If there’s one thing that small business can take comfort in is the idea that bigger isn’t always better. There’s a really good reason why some of those good old mom-and-pop shops still stand today despite the presence of bigger chains that pop up like crazy and threaten the small players.
There’s something comforting about the familiar and personal touch. This applies even if you’re a small tech venture. There’s no reason why you can’t provide a friendly face to your customers and thus inspire trust and loyalty.
Here are some ideas on how you could build better relationships with your customers:
1. Personalize interactions
Having someone call you by name is probably the best experience you can have with a business or an organization. It just makes you feel at home. Forget about misspelt names on Starbucks cups. We’re talking about that local diner feel, wherein your servers greet you with a smile and ask you if you’d want your “usual.”
For a digital product, small changes to your user interface – such as using the nickname to label an account (e.g. “Mike’s Account”) – makes such a difference. Amazon is such an expert at personalization. Notice how there’s plenty of personalized details that persist, aside from calling you by name. These include showing you the last items you browsed, showing you items on your wish list, and suggestions based on your previous purchases.
Letting users customize and personalize settings that persist across sessions (like if they log in using a different computer or device) are things they will truly appreciate.
2. Give customers a sense of security
With all the news surrounding data breaches and stolen records, it could be a challenge for small businesses to win customers’ trust, especially when they provide personal and financial information. As more users become more conscious about security, “little” things like not enabling SSL (wherein you site just uses http and not https) can drive prospects away. That shows that you aren’t willing to make the investment to encrypt data transfers for your users.
There is also always an increasing risk of cyberattacks against sites and services that gather customer data. This not only results in lost productivity and damages, but it also means losing customers in the process. Here’s an expert tip from industry leaders: Don’t scrimp on protection. Solutions like Incapsula’s web application firewall and Let’s Encrypt’s SSL scripts range from free to premium, but you can give customers better assurance of their data’s security and integrity.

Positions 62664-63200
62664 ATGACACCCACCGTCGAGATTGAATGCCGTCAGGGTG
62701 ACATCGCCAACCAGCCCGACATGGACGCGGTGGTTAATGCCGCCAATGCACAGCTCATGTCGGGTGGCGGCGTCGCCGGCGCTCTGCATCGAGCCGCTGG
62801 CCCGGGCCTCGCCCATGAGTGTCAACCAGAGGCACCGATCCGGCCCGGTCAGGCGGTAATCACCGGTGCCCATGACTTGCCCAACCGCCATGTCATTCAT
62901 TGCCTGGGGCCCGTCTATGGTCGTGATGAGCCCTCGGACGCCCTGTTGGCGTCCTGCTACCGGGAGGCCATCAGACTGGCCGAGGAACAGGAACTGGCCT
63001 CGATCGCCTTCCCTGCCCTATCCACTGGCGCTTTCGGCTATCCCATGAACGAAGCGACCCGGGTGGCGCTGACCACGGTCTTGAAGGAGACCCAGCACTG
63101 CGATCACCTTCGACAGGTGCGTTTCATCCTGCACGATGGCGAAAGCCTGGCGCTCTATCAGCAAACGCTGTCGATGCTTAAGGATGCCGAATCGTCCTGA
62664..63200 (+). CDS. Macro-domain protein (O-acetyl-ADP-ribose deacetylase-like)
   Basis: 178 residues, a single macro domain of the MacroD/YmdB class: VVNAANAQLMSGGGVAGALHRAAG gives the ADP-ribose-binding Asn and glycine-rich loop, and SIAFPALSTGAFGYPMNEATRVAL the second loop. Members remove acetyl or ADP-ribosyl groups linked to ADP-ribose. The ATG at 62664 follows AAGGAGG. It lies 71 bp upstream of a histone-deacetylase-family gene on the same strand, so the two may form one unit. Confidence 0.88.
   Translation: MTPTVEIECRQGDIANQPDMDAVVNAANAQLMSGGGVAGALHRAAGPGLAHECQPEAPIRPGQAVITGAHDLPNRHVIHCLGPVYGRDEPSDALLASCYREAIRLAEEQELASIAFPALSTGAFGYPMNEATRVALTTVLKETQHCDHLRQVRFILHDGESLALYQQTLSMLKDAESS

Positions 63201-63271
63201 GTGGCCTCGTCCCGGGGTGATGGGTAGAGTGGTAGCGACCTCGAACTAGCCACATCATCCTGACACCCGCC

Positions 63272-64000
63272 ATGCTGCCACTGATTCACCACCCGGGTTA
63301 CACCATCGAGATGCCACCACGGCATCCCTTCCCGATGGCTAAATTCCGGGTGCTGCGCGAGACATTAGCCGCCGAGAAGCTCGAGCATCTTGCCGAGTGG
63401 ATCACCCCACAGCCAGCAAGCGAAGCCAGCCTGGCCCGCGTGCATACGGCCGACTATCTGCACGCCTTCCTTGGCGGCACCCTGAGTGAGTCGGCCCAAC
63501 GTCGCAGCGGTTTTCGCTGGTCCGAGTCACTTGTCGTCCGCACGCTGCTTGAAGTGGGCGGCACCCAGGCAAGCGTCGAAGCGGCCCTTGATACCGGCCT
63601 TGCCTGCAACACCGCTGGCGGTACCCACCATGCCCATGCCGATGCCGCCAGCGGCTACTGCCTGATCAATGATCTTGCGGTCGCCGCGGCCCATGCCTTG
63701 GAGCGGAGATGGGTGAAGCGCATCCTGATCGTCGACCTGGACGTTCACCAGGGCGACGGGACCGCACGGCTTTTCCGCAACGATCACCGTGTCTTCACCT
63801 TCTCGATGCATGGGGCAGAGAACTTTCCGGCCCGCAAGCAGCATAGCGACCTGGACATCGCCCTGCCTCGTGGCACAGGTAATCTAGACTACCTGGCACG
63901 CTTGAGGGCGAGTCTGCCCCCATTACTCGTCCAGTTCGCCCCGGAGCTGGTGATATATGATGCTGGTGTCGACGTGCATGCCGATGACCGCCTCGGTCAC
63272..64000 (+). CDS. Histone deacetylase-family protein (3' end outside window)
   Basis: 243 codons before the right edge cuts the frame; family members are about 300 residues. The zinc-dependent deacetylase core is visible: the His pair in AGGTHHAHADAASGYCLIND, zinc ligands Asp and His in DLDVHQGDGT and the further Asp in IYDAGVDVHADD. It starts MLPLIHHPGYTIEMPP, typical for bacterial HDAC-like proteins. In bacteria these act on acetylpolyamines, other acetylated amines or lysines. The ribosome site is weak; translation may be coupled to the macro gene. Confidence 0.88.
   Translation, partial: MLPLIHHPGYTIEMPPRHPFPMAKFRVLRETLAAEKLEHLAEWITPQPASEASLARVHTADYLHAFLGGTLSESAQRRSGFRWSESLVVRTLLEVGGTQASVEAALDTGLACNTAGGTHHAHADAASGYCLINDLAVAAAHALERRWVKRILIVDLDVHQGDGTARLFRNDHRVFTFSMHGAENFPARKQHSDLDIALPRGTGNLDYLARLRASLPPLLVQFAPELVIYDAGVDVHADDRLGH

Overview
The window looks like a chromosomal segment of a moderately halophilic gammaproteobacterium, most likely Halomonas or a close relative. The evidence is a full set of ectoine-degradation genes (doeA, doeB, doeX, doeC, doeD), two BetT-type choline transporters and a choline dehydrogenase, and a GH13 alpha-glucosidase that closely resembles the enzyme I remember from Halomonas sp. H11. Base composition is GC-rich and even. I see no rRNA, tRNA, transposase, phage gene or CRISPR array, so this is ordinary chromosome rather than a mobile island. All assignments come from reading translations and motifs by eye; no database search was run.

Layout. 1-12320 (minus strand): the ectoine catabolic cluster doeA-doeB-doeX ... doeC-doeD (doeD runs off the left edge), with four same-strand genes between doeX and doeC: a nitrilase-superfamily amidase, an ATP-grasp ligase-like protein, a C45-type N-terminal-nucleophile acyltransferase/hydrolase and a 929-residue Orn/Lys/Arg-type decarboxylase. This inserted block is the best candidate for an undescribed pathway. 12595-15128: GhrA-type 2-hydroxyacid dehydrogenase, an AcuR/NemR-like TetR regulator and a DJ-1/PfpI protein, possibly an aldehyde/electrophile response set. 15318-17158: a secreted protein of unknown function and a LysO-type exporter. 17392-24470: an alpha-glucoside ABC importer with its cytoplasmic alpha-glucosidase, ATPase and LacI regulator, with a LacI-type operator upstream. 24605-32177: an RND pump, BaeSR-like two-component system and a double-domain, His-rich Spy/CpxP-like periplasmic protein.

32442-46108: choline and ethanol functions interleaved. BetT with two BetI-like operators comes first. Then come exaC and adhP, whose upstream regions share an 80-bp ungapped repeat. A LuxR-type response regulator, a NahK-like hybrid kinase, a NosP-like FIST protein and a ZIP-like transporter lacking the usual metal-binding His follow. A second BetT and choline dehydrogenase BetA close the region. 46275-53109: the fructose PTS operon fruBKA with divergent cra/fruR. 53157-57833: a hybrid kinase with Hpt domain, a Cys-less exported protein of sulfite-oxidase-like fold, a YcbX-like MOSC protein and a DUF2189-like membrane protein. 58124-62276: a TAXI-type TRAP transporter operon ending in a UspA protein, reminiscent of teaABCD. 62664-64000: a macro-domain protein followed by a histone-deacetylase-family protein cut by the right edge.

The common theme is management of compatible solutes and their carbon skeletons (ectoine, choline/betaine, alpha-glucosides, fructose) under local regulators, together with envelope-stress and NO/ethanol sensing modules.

You can even create a small campaign about improving your security. You can privately announce to your existing customers that you are implementing security measures on your website or services because you care about their data.
3. Respond to issues promptly
It is rare or even impossible to have a perfect batting record when you’re dealing with people. There will be people who will find something wrong with your product or be dissatisfied with your service (even if it’s their fault).
What separates the best businesses are the way they respond to customer issues. It might be surprising, but customers may actually forgive initial frustrations if you are able to fix the issues quickly. The data even suggests that smaller companies are quicker to respond.
So be sure to have a support channel open, and have systems in place so your support team or staff can quickly respond. If your product or service is through an app, you can even embed a “call now” link that automatically dials you support hotline to help users connect with you easily. Avoid canned responses, too. Hear them out, be patient and polite, and speak about their concerns. Provide honest explanations and abide by reasonable timelines to get back to them.
4. Provide value added services
A great way to win loyalty is to keep on giving. Customers feel that they get more than their money’s worth when you provide value added services. And this isn’t about discount coupons or anything with monetary value.
You can provide a free tool, widget, or app exclusive to your users. Or perhaps you can send out a newsletter or give them access to a blog with helpful content. Useful content is an excellent marketing tool that you can package as a service.
If you are working on a subscription model, you can even provide complementary short-term extensions, such as 7-day or 14-day periods for your users to continue enjoying the product before they get charged for renewals.
Keep in mind that strong customer relationships aid not only in customer retention, but also in increasing the chances of referrals, as well. Never underestimate the power of word of mouth and testimonials. Even blunders can be forgivable if you are swift to respond and minimize the time and effort that customers take to have their issues resolved. So why not try out ways to grow customer trust and loyalty?